Redundancy: superfluous, unnecessary, extraneous, beside the point
An encounter while visiting my daughter and her family gave me my first-ever opportunity to personally experience age-related redundancy. Never before have I felt so beside the point.
One afternoon, we walked to a nearby park. Her family had lived in the area for only a few weeks, so there were lots of new people to meet. One of those new neighbors and her children were at the park too, and we began a conversation. First came the introductions. That past, the neighbor looked directly at my daughter and said, “So, how long will your mother be here?” as I stood right beside her, suddenly feeling like chopped liver. It jolted me. Hadn’t I read about this…the marginalization of the elderly? Wow. Was I now an “elderly?” This alone was tough to swallow, without suddenly also feeling I’d become invisible. My daughter answered the woman’s question, while I was left speechless and staring. Quickly searching my own memory, I wondered if I’d ever treated someone this way. It was with a sense of remorse I realized that I was, indeed, guilty. As caregiver to my parents, how many times had I disrespected them, talking over their heads with health care providers or caregivers, treating Mom and Dad as if they were superfluous? How unthinkingly easy it had been!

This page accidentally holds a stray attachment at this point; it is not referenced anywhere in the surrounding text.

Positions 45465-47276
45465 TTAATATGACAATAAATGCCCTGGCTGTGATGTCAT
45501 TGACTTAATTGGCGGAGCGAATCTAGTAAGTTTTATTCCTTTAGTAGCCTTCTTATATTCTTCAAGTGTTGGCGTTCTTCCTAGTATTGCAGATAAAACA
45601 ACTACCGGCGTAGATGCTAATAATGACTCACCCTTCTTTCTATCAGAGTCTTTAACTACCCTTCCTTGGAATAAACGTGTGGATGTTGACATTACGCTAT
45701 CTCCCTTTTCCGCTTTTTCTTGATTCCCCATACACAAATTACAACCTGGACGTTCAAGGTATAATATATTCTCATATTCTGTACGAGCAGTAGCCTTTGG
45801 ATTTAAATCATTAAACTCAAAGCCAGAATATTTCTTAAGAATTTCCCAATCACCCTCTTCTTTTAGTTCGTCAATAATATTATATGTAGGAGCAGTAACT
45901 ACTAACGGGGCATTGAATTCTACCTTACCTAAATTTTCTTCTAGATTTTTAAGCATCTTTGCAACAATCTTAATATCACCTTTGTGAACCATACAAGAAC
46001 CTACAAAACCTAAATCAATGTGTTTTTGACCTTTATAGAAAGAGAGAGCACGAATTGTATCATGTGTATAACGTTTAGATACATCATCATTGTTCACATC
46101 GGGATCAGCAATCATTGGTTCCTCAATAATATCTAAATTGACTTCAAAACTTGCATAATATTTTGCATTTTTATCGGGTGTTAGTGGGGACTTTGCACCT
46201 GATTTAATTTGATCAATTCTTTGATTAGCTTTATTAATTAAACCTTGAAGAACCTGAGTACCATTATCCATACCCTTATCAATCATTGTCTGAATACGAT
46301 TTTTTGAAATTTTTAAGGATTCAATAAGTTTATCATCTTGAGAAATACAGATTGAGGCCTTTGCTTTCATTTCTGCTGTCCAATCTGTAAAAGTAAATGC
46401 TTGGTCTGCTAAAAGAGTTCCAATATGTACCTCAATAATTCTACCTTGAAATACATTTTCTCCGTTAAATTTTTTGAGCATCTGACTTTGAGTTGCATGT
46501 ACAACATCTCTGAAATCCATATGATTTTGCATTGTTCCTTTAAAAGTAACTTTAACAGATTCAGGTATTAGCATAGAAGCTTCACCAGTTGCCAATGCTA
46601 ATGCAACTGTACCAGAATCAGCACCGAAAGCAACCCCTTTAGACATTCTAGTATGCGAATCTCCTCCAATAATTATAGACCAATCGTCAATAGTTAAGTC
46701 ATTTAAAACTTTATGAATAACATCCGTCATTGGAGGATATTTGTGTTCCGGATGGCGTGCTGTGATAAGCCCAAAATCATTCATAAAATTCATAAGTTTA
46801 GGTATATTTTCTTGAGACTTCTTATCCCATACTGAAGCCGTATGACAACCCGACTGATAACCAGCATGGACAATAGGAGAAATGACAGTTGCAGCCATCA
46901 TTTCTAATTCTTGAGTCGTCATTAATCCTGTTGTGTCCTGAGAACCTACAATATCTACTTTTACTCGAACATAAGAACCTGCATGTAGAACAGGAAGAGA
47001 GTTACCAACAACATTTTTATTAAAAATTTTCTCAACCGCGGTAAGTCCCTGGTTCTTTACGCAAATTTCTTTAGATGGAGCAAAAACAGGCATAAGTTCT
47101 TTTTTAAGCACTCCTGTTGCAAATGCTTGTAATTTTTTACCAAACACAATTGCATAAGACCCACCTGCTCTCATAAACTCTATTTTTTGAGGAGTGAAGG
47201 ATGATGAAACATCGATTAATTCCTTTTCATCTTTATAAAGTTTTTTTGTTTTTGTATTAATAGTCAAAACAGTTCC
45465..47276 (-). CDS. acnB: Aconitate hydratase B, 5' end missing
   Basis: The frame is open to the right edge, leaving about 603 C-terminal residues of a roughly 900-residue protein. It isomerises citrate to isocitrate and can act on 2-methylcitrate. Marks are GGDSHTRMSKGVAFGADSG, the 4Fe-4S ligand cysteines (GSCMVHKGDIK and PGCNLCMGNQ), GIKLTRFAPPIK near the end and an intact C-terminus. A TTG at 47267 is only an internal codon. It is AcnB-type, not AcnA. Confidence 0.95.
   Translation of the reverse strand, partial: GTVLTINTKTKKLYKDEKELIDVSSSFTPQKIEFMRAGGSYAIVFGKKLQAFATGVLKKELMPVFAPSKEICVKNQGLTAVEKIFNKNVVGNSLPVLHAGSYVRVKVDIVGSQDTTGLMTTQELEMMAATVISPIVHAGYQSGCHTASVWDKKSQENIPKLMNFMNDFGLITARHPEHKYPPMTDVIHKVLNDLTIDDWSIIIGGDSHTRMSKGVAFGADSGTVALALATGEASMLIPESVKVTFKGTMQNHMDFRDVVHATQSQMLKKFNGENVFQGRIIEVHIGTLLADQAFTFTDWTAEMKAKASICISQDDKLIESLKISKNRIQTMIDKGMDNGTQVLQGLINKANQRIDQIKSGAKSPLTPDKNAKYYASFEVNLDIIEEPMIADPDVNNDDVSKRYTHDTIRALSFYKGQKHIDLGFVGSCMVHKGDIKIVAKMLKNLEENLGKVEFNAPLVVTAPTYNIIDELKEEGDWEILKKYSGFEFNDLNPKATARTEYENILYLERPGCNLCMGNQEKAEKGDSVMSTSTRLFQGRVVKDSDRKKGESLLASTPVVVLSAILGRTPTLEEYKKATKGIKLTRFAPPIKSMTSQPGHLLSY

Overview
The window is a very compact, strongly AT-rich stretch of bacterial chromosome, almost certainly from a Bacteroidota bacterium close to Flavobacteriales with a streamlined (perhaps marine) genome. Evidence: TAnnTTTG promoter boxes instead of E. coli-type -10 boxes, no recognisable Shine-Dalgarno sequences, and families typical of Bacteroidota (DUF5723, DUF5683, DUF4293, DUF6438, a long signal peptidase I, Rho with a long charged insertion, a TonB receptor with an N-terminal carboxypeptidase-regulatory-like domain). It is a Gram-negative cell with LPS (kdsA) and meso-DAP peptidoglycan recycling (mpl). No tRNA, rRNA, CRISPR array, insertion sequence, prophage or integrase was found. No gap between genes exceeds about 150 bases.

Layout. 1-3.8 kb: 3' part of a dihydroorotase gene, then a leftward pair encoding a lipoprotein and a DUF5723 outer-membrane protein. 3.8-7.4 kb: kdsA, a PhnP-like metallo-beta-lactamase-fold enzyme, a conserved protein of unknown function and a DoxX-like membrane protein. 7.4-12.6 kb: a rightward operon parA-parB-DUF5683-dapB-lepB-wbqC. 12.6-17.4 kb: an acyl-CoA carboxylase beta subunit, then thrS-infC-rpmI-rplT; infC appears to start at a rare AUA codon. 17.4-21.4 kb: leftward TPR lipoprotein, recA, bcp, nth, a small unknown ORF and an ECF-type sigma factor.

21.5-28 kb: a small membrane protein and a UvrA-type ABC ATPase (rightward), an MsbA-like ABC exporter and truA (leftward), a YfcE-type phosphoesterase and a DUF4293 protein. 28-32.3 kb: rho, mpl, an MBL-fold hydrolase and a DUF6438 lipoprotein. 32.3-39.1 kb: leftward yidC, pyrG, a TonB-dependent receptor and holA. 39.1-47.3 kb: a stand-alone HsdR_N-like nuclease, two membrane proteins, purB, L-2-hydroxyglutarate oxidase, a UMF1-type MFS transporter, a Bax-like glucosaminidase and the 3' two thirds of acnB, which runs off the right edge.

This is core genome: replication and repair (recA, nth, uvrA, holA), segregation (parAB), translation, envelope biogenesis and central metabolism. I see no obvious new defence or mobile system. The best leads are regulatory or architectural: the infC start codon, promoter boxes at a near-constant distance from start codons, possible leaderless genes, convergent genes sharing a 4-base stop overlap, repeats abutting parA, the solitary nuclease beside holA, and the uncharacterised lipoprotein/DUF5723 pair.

I watched it happen again a couple of weeks ago at a doctor’s office. This time it was someone else. As I waited for my turn to be called back, a nurse returned an elderly woman patient, who was pushing a walker, to the waiting room. She carefully helped the lady across the room to where her caregiver, perhaps a middle-aged daughter, sat. In a chirpy voice, the nurse began talking to the caregiver over this elderly woman, as if she wasn’t there. Of course, maybe this woman had dementia or any number of health concerns, but still…couldn’t the nurse have somehow included her in the conversation? I had this intense urge to ask this nurse to listen to herself and stop patronizing her patient, but my social skills are well enough developed that I refrained. This is a second example of what can happen in a social setting to the elderly (and not-so-elderly) and, I must say, it does not sit well with me. At that moment, I offered a challenge to myself, which I’ll also offer to you. Let us become more cognizant in our interactions with people, so that we are not, unthinkingly, either marginalizing or patronizing them in conversation. Let us respect our elders as living, breathing people and treat them accordingly.